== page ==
Sri Lanka's Foreign Minister Mangala Samaraweera has recently received a letter from Tamil civil society organizations and individuals. The letter deals broadly with Colombo's plans for transitional justice and the way the creation of an Office for Missing Persons (OMP) is being handled. The OMP is one of the major pillars of the country's transitional justice agenda.
Among other matters, the letter notes that the government has failed to properly consult the victims thus far, something that's cause for significant concern. "We categorically state that an OMP that is designed without proper consultation with the victims and their communities would be unacceptable," write the signatories.
Here's another part of the letter:
Without international involvement in the OMP it will be extremely difficult for the victims to place faith in the institution. Given that the Sri Lankan Armed Forces are to-date involved in threatening victims and activists in the North-East and the veneration accorded to them by most if not all major political actors in the South, it will very difficult to envisage willingness and imagine the possibility of an OMP made up of exclusively Sri Lankan nationals, undertaking a vigorous process of evidence collection and tracing. For example, it is difficult to conceive how the OMP made exclusively of Sri Lankans, in the current power imbalance, will have the moral and practical courage to enter camps and prisons and properly investigate alleged acts of disappearances. The OMP will be sufficiently empowered to be independent only when qualified foreign individuals known for their integrity, independence and professionalism are included in its composition. We wish to stress that this is the underlying rationale of the hybrid process recommended in the OISL report and the [U.N. Human Rights Council] UNHRC Resolution...and that it should apply to all aspects of the transitional justice process.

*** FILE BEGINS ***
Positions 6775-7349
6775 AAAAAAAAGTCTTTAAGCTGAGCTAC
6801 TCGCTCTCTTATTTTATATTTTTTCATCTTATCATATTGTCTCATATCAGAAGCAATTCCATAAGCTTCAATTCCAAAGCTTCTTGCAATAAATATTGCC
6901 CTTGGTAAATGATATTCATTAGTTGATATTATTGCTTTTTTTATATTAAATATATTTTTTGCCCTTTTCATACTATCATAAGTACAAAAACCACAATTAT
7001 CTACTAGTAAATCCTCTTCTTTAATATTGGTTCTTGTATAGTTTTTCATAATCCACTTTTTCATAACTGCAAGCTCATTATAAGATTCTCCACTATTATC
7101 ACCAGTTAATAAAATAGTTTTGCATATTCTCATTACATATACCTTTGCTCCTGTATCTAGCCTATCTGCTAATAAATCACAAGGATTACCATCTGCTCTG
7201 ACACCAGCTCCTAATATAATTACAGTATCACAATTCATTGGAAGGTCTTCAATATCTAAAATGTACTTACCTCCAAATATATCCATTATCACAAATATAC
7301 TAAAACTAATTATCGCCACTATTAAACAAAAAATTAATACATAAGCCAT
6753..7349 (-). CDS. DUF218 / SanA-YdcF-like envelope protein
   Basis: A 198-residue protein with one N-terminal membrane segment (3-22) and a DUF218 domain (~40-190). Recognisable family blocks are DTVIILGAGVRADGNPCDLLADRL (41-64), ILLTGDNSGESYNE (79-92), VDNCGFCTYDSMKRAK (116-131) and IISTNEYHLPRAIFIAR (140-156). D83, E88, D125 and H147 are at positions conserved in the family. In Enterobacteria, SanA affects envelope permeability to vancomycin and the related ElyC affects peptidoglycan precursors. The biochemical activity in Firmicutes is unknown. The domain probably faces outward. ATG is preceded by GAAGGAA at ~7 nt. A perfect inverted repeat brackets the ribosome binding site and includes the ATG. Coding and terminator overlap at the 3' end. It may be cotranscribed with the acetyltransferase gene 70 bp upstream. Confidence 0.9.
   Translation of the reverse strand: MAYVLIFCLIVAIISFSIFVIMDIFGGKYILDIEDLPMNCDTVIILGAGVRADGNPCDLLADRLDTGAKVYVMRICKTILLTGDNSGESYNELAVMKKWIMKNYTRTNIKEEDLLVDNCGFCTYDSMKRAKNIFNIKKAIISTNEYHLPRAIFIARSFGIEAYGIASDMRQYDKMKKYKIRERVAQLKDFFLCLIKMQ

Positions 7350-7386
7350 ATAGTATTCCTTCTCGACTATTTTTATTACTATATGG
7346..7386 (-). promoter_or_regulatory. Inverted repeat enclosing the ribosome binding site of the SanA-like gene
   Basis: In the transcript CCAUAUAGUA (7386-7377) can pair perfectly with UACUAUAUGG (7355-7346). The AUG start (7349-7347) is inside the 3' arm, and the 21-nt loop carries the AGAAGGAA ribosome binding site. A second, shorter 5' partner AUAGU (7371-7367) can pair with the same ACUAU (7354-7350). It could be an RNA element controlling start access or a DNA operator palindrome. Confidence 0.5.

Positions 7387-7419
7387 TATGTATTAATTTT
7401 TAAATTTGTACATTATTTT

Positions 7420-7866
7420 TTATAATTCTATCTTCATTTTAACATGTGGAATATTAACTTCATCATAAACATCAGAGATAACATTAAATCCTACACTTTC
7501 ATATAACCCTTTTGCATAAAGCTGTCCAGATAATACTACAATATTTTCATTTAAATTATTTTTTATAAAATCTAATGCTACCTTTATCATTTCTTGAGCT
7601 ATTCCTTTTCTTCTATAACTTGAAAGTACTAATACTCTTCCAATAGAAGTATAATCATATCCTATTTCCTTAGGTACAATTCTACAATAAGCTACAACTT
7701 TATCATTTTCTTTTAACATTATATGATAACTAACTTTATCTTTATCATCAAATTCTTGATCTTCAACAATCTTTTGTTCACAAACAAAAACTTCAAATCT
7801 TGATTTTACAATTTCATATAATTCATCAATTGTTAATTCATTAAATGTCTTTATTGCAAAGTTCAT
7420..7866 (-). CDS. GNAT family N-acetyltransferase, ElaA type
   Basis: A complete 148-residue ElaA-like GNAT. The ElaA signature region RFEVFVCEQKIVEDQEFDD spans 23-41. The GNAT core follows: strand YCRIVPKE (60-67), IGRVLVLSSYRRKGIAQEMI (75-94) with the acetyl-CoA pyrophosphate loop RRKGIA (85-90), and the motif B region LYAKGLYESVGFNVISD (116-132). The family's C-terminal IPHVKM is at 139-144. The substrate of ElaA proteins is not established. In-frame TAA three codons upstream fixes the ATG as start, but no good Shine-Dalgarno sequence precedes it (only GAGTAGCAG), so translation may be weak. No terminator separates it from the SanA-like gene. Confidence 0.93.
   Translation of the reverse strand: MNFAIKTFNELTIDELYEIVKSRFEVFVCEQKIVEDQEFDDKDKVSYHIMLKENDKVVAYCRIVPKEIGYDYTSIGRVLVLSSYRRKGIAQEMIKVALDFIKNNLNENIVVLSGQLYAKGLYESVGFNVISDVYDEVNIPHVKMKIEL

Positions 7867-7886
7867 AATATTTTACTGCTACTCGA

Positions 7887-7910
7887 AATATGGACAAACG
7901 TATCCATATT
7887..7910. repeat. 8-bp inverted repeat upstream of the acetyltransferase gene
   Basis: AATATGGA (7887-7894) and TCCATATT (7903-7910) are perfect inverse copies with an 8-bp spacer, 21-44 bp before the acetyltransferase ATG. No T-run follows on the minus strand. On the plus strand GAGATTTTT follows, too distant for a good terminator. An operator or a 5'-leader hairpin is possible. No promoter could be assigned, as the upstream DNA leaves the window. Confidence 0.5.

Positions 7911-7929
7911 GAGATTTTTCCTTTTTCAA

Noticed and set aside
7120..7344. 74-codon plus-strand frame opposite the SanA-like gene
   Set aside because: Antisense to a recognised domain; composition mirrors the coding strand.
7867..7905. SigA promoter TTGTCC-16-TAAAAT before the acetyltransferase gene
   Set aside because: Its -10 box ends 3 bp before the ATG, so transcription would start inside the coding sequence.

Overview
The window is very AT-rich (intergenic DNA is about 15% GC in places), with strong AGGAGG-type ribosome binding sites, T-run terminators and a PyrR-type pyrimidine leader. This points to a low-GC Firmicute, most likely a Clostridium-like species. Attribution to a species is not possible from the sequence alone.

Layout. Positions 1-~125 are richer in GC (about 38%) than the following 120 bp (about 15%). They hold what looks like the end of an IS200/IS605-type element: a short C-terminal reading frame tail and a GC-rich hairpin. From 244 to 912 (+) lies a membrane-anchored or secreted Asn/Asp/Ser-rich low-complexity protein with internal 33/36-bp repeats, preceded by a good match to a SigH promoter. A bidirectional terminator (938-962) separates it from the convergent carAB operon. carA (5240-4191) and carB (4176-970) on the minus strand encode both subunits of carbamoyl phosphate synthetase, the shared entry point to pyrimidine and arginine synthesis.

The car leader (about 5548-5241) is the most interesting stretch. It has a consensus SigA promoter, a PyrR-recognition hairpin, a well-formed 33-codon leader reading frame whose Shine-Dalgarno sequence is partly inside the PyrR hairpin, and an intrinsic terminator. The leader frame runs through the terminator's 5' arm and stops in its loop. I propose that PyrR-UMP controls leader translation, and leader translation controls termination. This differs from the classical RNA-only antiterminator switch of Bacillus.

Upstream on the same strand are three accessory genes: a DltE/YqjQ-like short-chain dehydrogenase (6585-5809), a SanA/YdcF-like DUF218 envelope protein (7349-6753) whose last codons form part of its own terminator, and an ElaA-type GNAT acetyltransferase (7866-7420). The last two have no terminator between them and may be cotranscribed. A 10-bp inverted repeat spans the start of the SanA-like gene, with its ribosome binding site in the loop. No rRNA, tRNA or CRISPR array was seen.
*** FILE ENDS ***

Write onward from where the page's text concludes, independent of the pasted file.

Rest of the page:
Indeed, a degree of international participation is necessary to ensure that the process is inclusive and credible. Besides, that's what the coalition government agreed to when it co-sponsored a resolution at the U.N. Human Rights Council last year.
As will be recalled the UNHRC Resolution is most explicit in its calling for foreign participation in the judicial mechanism [to deal with alleged wartime abuses]. It is with regard to this commitment that the Government has been wavering ever since the resolution was passed, with the President suggesting that no foreign judges will be allowed. Given the above, it appears that the Government is keen on postponing the issue of prosecutions, while wanting to appear to be acting on setting up the OMP.
It will be interesting to see what sort of response (if any) the government provides. The issues raised in this letter merit immediate attention.